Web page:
Inge Lehmann: the Danish scientist who discovered Earth has a solid inner core
Between 1929 and 1939, seismologist Inge Lehmann compared various data sets from earthquakes to conclusively prove what was at the Earth's core.
On 17 June 1929, at around 10:17 local time, a 7.3-magnitude earthquake struck the South Island of New Zealand. Waves from the quake were recorded on seismometers around the world, notably in Frankfurt, Copenhagen, Baku, Sverdlovsk and Irkutsk.
These devices consisted of a heavy weight, suspended from a frame.
When the Earth and the frame vibrated, the inertia of the weight prevented it from moving with them, creating a difference in motion that could be captured by a pen on a rolling sheet of paper.
The first accurate seismometers responded to up and down movements in a horizontal arm, but shortly before the New Zealand earthquake, a new kind of seismometer using a vertically suspended weight came into play, and these proved crucial in the discovery.
Danish seismologist Inge Lehmann had been working for a couple of years comparing the output of seismic stations.
Initially working with published data, and then going to the original records as “published readings were not always satisfactory”, Lehmann discovered oddities in the wave patterns.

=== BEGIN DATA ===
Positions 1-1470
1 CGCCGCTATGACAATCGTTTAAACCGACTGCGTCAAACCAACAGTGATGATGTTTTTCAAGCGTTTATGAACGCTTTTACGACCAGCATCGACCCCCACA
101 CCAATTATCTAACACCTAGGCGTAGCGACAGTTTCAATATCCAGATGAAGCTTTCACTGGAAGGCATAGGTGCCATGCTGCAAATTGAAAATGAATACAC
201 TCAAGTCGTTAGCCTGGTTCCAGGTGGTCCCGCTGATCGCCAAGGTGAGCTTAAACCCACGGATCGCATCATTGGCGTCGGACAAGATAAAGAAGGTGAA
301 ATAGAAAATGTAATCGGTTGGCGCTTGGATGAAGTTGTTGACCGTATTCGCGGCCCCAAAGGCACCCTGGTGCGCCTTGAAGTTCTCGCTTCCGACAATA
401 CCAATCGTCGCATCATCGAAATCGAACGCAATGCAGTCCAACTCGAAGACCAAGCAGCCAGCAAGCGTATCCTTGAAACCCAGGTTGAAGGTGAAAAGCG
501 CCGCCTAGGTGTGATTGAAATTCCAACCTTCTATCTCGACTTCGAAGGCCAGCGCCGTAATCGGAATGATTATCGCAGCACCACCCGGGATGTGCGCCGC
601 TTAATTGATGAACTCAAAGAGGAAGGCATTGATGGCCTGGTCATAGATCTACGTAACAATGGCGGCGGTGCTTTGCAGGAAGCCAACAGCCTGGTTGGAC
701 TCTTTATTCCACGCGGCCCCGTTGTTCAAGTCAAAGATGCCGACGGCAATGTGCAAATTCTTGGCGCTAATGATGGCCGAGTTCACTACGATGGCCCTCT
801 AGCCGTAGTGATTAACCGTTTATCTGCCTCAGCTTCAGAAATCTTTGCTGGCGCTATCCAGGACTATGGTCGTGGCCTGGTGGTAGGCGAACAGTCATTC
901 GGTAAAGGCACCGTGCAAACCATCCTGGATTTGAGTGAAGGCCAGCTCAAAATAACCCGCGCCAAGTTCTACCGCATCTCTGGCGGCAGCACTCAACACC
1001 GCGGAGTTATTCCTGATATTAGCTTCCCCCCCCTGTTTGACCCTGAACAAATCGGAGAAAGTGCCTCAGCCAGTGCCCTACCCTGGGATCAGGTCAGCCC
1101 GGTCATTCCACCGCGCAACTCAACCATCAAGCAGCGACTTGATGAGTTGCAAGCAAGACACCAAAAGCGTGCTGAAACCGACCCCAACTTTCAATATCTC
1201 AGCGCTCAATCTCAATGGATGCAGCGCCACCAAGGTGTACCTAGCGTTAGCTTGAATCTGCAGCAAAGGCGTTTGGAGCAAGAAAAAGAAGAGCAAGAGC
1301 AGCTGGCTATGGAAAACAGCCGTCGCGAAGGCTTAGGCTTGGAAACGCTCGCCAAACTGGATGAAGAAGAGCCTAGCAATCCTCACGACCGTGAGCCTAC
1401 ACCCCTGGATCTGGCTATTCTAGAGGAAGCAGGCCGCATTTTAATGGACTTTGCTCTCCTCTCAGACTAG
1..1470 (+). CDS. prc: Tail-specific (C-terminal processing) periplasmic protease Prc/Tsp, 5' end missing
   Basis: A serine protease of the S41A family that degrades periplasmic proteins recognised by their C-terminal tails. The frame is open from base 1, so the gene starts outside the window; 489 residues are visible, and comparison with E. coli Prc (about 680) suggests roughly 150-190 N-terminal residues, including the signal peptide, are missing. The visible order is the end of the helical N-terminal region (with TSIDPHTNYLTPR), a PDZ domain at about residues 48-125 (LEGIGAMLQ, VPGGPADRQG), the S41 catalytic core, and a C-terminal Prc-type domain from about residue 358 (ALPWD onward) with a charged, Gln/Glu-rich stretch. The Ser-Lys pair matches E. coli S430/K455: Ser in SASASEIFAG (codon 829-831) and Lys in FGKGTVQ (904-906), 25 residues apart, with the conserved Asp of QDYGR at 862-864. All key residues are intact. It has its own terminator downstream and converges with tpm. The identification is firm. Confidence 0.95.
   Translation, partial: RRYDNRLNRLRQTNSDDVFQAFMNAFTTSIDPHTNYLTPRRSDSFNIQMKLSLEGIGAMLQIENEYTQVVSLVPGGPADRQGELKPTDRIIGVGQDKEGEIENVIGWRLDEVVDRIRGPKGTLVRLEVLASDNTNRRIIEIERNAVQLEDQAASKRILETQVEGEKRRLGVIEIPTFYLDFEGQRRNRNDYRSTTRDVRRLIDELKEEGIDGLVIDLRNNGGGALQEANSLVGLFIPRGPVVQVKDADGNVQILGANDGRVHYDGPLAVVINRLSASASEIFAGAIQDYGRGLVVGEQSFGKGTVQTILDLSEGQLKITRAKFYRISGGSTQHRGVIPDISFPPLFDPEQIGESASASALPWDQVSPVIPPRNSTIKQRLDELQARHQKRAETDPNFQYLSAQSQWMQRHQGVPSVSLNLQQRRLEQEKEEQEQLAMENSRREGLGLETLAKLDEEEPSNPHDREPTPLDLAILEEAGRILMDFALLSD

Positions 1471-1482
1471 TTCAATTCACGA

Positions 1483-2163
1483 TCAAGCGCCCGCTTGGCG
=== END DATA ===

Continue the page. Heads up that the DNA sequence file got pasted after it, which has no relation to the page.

She realised that seismic waves arriving between around 104° and 140° from the epicentre had interacted with a solid inner core, disproving the previously accepted belief that the Earth’s core was entirely liquid.
Her discovery was celebrated with a Google Doodle on her 127th birthday.
Read more about the Earth's core:
Brian is a writer of popular science books, with a background in experimental physics. The topics he writes on range from infinity to how to build a time machine. He has also written regular columns, features and reviews for numerous magazines and newspapers, and given lectures at the Royal Institution in London, Oxford and Cambridge Universities, and Cheltenham Festival of Science.